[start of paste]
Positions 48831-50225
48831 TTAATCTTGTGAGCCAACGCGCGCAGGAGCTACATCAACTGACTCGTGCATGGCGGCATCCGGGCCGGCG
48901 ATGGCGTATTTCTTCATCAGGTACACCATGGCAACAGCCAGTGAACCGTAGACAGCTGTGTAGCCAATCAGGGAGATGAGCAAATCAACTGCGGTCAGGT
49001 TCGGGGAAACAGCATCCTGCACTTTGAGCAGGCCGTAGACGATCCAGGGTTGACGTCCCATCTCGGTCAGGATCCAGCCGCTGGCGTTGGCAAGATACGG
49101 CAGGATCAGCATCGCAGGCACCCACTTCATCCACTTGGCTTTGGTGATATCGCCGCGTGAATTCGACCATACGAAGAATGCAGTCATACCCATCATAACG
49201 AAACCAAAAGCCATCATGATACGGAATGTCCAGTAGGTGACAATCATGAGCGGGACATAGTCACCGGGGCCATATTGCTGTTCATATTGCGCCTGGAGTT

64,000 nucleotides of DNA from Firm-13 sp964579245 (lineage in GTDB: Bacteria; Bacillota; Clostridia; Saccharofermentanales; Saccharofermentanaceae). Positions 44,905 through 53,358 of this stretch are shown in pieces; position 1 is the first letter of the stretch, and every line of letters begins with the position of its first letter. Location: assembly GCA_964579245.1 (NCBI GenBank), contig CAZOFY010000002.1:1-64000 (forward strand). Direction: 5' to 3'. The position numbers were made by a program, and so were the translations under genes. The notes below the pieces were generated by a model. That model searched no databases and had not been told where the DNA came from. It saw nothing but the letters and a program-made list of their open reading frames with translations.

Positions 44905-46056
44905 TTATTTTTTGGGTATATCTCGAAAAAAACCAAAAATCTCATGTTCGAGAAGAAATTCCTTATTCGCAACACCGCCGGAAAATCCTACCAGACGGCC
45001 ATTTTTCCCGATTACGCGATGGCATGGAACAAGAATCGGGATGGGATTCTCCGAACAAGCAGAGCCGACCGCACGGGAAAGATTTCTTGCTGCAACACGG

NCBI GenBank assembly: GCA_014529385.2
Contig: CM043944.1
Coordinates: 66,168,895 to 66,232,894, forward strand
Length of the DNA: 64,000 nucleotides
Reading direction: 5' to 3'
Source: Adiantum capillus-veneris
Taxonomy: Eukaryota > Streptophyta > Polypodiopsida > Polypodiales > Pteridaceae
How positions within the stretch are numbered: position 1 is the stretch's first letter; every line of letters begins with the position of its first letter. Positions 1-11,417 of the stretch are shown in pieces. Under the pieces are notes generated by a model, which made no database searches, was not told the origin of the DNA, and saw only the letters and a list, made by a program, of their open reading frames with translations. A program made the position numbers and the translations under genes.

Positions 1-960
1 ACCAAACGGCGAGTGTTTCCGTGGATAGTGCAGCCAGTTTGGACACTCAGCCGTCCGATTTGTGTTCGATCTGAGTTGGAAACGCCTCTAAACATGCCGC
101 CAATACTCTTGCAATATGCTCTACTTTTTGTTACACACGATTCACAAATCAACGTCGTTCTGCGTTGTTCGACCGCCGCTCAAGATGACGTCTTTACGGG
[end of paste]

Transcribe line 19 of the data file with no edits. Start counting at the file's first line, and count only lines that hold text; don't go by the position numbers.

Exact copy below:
Positions 1-960